The creaks of dilapidated bridges, the clanking of armor, the echoed snarls of a monster lurking around the corner. Dark Souls 2 uses its sound to keep players constantly on their toes, weary of what inevitable dangers lie just ahead.

Then, of course, are the roaring bosses, whose very footsteps evoke a sense of fear. No matter where you go in Dark Souls 2, the very sound effects somehow manage to reinforce the idea that you’re alone in this dark and dreary world, and that you’re more likely to run across a bloodthirsty monster than another human being.

Be grateful then, for every time you hear the flickers of a bonfire, so that you can save and – for a brief moment – be reprieved of all the gloom and doom around you.

Runner-up: Donkey Kong Country: Tropical Freeze

Video Game Awards 2015: Best Music

Kicking off my video game awards for 2015 (celebrating 2014 video games) is the “Best Music” category. Music has been an integral part of gaming since the beginning, and with all the advancements games have made over the years, music may just be more important to the medium than ever. Let’s face it, if you don’t have a game’s tunes buzzing through your head after playing them, something is definitely wrong.

Winner: Donkey Kong Country: Tropical Freeze

Tropical Freeze

The Donkey Kong Country series has long been lauded for its music, which has created some of the most atmospheric and personality-filled soundtracks in gaming’s history. Tropical Freeze does not disappoint.

While Donkey Kong Country Returns was no slouch in the musical department, it relied too heavily on remixed tracks from the original DKC. But for Tropical Freeze, Retro Studios brought back original series composer David Wise to create the game’s soundtrack. The end result sits proudly alongside the series’ first two entries as one of the best gaming soundtracks.

From the chilling menace of the invading Snowmads in Homecoming Hijinx to the free-spirited fun of Windmill Hills to the anguish and intensity of Scorch ‘N’ Torch, each of Tropical Freeze’s stages are as mesmerizing for their music as they are for their gameplay.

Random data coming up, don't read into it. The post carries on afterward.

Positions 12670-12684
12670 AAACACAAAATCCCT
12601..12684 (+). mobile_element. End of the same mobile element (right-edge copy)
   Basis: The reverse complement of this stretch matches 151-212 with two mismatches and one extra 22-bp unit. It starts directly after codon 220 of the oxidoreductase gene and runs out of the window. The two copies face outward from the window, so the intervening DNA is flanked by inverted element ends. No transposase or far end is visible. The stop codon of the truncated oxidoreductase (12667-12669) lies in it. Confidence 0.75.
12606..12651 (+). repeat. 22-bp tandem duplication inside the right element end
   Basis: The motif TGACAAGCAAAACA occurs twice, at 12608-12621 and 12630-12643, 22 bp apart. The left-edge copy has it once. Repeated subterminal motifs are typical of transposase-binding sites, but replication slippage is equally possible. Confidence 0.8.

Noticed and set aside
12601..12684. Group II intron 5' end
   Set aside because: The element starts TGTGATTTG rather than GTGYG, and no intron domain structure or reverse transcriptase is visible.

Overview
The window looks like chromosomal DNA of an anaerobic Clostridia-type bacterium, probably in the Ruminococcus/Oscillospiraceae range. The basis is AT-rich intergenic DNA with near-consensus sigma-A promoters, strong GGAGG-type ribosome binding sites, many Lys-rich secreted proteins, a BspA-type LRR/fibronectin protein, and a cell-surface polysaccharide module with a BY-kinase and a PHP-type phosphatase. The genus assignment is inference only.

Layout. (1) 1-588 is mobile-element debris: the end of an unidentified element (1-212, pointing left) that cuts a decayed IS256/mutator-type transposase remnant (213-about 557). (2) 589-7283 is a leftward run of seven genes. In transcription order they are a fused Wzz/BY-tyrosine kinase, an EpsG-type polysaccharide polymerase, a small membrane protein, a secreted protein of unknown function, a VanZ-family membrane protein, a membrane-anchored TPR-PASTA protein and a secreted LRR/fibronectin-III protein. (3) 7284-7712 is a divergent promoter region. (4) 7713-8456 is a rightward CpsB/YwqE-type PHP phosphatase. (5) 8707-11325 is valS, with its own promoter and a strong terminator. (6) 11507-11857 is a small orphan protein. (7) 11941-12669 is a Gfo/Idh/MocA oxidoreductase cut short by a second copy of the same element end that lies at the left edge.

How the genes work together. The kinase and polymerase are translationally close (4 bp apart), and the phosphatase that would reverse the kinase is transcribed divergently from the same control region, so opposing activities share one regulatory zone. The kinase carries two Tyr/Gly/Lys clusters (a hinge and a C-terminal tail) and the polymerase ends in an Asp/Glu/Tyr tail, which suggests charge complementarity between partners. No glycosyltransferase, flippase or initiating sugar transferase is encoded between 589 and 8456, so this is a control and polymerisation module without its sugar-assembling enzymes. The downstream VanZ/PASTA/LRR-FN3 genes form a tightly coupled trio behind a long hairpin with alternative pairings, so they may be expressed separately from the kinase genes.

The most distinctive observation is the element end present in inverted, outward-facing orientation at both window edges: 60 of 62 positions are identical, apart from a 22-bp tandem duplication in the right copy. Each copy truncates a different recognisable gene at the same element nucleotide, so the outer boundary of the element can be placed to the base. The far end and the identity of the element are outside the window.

Remixes once again return, but they are given new twists – and are used more strategically – giving us a new appreciation for them as they greatly blend with the original tracks, instead of simply relying on the nostalgia. We even get some remixes from the glorious soundtrack of DKC2 this time!

Whether it’s the lovely, ethereal remix of In a Snow-Bound Land or the heavy metal smackdown against the polar bear boss, Donkey Kong Country: Tropical Freeze’s soundtrack boasts a variety and evokes a sense of place that very few video games can match.

Runner-up: Super Smash Bros. for Wii U

Donkey Kong Country: Tropical Freeze Review

Tropical Freeze

Its name might bring to mind a mango-flavored iced tea, but make no mistake about it, Tropical Freeze is an inspired and challenging game that lives up to the Donkey Kong Country legacy.

Tropical Freeze begins on Donkey Kong’s birthday. As he’s about to blow out the candle on his (banana) cake, the Snomads – a gang of viking walruses, penguins and arctic owls – invade Donkey Kong’s island. The Snomads go Elsa on the place and freeze DK Island before banishing Donkey Kong and friends. But DK is not one to simply ‘let it go’ and he, along with Diddy Kong, Dixie Kong and Cranky Kong, set out to fight their way back to DK Island and kick the invaders out. It’s another simple story that’s present only when it needs to be, but at least it’s not another case of DK’s bananas getting stolen.